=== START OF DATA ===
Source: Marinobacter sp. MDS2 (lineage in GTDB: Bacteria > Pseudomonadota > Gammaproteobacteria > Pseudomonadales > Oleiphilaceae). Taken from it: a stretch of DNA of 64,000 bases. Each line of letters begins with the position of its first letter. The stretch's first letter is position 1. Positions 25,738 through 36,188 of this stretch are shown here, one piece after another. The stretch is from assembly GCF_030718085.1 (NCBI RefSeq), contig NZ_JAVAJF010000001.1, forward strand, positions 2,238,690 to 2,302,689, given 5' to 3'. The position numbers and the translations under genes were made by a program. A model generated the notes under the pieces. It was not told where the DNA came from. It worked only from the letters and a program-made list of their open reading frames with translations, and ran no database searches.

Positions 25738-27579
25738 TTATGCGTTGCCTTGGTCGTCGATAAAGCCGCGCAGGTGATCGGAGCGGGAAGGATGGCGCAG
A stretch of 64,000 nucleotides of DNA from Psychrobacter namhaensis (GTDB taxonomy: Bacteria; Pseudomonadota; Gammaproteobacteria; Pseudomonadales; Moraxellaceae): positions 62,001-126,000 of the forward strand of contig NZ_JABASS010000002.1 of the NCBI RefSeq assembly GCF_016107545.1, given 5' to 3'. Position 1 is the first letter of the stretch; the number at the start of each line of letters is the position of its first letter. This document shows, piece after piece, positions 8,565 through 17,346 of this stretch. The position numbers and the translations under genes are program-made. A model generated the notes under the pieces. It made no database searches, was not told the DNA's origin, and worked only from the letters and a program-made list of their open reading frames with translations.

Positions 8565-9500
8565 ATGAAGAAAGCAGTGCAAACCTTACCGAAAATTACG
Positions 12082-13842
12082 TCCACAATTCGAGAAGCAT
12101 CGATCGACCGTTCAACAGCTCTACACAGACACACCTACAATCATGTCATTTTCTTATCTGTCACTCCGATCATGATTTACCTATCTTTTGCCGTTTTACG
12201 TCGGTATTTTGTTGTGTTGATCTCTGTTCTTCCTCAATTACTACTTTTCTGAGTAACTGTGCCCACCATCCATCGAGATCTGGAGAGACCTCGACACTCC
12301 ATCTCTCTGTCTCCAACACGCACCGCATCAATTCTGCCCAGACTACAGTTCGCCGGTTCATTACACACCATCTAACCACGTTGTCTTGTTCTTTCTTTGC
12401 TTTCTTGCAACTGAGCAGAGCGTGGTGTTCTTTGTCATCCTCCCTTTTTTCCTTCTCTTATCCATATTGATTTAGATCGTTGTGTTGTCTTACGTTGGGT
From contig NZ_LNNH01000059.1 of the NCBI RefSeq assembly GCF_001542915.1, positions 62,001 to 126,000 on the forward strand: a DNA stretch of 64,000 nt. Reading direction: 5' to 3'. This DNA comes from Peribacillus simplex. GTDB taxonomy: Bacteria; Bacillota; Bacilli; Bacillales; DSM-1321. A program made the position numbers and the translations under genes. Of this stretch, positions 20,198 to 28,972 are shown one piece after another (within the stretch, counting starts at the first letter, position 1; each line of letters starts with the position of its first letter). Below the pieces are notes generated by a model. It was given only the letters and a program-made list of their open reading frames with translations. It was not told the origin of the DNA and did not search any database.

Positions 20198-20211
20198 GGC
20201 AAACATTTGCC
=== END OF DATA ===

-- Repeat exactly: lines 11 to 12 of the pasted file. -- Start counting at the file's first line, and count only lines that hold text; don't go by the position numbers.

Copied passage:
12301 ATCTCTCTGTCTCCAACACGCACCGCATCAATTCTGCCCAGACTACAGTTCGCCGGTTCATTACACACCATCTAACCACGTTGTCTTGTTCTTTCTTTGC
12401 TTTCTTGCAACTGAGCAGAGCGTGGTGTTCTTTGTCATCCTCCCTTTTTTCCTTCTCTTATCCATATTGATTTAGATCGTTGTGTTGTCTTACGTTGGGT